Wednesday, April 20, 2011
Teenager Pregnancy: Costs for Taxpayers
Recent reports on teen pregnancy have shown a dramatic decline in teen birth in the U.S. from 1990 through 2004. In fact, the 2002 rate of births per 1,000 15 to 19 year old girls is 31% lower than the 1991 rate of 62 births to 1,000 teen girls. And, while this IS good news, it’s also impossible to ignore the fact that the U.S. still has the highest teen pregnancy and birth rates in the industrialized world.
Teen childbearing creates challenges not only for young mothers and fathers, but also for their children, who face many problematic outcomes such as delays in their development and high risk behaviors. But the consequences reach far beyond that nuclear family. A decade ago, researchers estimated that teen childbearing cost federal, state and local governments (and the taxpayers who support them) almost $7 billion a year. According to a recent report published by the nonprofit- non-partisan National Campaign to Prevent Teen pregnancy, in just ten short years, that number has risen to at least $9.1 billion per year.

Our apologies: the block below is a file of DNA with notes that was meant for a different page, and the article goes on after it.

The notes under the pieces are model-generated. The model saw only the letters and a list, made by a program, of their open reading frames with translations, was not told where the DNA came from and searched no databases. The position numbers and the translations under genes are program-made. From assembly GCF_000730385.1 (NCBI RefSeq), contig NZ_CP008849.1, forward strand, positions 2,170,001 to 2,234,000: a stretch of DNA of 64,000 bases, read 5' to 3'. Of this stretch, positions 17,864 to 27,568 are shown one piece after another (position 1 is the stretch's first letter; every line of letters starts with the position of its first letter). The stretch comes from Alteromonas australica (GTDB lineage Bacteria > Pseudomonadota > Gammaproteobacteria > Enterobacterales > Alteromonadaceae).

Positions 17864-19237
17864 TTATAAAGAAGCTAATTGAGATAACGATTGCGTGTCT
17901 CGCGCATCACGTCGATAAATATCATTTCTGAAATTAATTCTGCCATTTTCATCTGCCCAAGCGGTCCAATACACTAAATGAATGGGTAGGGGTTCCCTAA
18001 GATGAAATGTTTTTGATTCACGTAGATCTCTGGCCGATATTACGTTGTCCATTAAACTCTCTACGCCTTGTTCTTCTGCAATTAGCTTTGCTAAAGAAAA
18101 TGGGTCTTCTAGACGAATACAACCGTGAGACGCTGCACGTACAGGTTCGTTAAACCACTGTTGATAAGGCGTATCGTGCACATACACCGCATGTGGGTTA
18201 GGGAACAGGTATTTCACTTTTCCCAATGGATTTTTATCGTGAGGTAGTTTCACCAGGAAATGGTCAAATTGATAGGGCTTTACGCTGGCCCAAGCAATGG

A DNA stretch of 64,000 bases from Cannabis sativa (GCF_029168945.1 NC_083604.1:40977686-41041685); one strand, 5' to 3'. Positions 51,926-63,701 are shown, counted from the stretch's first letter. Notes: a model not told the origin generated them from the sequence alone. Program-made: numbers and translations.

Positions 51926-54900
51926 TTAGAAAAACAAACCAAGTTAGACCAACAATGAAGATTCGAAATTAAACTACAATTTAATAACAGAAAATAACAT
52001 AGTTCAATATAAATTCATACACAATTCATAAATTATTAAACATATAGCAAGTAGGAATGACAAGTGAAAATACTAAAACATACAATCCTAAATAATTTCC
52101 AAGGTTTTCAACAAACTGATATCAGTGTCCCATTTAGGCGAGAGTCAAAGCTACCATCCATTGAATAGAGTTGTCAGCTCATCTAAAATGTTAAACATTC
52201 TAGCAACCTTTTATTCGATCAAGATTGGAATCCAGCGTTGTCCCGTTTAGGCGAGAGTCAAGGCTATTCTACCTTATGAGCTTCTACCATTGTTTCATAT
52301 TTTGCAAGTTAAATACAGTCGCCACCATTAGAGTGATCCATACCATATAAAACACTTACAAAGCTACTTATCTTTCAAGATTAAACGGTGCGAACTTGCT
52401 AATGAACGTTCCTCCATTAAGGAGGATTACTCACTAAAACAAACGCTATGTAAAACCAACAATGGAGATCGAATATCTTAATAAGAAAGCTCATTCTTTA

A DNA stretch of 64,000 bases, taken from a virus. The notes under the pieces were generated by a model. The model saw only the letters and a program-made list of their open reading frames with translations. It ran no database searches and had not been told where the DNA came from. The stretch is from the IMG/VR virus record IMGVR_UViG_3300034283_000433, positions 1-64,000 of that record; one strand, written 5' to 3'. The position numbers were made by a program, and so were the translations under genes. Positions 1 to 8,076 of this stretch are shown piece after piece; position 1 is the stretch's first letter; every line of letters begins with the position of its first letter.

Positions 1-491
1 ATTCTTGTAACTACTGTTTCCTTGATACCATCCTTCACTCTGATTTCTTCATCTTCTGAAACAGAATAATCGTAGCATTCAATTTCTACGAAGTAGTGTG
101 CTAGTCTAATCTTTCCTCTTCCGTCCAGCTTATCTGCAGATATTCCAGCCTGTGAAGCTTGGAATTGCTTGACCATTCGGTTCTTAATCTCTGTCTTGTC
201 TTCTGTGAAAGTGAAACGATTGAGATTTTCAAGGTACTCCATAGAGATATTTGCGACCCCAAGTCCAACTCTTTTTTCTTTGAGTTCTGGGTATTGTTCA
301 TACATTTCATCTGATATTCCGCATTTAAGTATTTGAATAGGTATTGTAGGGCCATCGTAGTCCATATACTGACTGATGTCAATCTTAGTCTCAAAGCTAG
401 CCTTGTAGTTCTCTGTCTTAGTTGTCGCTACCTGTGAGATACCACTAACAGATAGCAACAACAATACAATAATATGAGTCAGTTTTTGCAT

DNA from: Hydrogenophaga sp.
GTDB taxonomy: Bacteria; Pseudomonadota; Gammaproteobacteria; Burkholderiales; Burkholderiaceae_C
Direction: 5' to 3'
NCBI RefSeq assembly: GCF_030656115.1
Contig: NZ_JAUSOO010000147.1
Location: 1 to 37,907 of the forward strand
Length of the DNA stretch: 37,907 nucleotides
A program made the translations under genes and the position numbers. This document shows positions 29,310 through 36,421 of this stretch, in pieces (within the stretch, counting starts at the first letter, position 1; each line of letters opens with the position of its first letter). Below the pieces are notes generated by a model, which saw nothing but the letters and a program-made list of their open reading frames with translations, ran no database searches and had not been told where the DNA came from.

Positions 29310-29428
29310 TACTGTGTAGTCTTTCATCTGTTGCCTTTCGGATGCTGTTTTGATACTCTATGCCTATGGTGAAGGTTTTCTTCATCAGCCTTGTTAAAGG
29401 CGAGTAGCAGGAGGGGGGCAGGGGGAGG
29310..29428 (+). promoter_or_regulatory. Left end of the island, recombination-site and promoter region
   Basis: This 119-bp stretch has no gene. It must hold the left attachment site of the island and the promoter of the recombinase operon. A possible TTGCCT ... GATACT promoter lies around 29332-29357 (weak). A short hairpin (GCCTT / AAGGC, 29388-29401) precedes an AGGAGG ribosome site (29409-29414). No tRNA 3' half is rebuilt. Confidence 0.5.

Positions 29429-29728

These costs include both those associated with teen mothers and their partners as well as the costs of caring for the children of teen mothers. For example, costs include $1.9 billion for increased public sector health care costs, $2.3 billion for increased child welfare costs and $2.9 in lost revenue due to lower taxes paid by the children of teen mothers over their own adult lifetimes.
This research brings light to the economic impacts of teen childbearing to U.S. society and why prevention of early childbearing is so important.